Even though piracy was an occupation dominated by men, there have been a number of women who found success in it. They were known for their ferocity and cleverness, and the brutal nature in which they dealt with their enemies. They planted fear even in powerful empires. Here is the list of 10 most notorious female pirates in history.
10. Sadie the Goat
Originally named Sadie Farrel, she was an American river pirate who lived in the 19th century. She spent her early days in streets of New York as a mugger, and earned the nickname Goat from her habit of head-butting her opponents. After losing an ear in a fight with her rival Gallus Mag, Sadie fled New York and formed a new gang of robbers who eventually became pirates. They travelled along the Hudson river and robbed farmhouses and manors, and often kidnapped people for ransom. She returned to New York later and made a truce with Mag.
9. Queen Teuta of Illyria
One the earliest known female pirates in history, Teuta was a pirate queen of Illyria who lived in 3rd century BC. The ruler of Ardiaei tribe, she asserted her supremacy over the Adriatic sea, attacking Roman and Greek ships. The Romans sent envoys to negotiate but Tetua had one of them killed during the meeting, resulting in a war between the two kingdoms. The war, which lasted from 229 to 227 BC, brought Tetua’s downfall. She was allowed to rule Illyria, but was denied a chance to sail again.
8. Grace O’Malley
Also known as ‘Granuaile’ and in other numerous names, Grace O’Malley was born in a family of pirates in Ireland. She took the reign of family tradition in 1560s and led many raids along the coastline of Ireland. She became a headache for the British and Spanish ships and in 1574, she was captured by the British forces. Grace was imprisoned for nearly 18 months, but she returned to piracy after her release. She was defeated again, but in a direct appeal to Queen Elizabeth I, she regained her fleet back. She died in 1603.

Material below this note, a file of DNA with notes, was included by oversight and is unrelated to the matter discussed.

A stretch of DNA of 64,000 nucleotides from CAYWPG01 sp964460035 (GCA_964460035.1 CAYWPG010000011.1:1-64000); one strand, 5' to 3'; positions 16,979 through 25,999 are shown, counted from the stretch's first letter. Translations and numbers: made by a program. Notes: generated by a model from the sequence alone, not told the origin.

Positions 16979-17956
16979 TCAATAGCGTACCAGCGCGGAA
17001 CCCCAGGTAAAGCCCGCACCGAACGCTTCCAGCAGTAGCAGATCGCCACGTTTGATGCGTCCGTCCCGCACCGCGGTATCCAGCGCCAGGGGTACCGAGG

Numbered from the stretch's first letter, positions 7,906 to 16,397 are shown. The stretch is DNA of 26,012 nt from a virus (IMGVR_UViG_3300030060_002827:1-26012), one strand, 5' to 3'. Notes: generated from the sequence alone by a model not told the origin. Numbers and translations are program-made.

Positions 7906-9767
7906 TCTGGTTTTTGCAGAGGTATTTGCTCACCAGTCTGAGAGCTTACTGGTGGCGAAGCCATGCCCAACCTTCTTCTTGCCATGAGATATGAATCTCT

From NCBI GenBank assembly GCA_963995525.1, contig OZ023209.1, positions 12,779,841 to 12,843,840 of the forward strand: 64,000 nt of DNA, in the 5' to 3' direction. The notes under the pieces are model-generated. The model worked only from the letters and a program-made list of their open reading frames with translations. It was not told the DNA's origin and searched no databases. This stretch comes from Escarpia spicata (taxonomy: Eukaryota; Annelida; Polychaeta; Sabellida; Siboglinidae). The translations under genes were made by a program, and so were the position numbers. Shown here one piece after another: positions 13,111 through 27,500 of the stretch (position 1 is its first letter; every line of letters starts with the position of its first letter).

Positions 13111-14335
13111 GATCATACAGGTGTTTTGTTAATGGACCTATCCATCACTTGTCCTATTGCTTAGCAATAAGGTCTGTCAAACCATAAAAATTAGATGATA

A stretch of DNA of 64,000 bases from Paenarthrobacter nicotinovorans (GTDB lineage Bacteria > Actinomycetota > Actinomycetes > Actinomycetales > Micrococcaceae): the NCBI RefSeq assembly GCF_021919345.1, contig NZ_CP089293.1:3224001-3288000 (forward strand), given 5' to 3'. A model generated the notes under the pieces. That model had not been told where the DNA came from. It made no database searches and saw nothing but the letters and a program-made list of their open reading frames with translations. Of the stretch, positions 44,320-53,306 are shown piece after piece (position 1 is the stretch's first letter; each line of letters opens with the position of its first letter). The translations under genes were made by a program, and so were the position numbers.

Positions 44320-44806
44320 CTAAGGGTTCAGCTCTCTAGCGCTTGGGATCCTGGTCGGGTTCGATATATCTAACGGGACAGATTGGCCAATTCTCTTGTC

7. Jacquotte Delahaye
Born in Haiti, Jaqcuotte Delahaye was a pirate who lived in 17th century. She became a pirate to look after her mentally handicapped brother, after her mother died giving birth to him. She once faked her death to escape the government and assumed the identity of a man. Jaqcuotte returned to active piracy a few years later, earning the nickname Back From the Dead Red, and dominated the Caribbean waters with another famous female pirate, Anne Dieu-le-Veut. She was killed during a shoot-out to defend an island she had captured.
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6. Rachel Wall
Regarded to be the first American woman to become a pirate, Rachel Wall was born in 1760 as Rachel Schmidt. She married George Wall and along with a few friends, they started the business of piracy. They worked with Isle of Shoals as a base, and captured numerous boats and killed around 25 sailors. After her husband and crew were killed in a sea accident, Rachel returned to Boston and worked as a servant and occasional thief. She was captured during a robbery there and was hanged in 1789, becoming the last woman to be hanged in Massachusetts.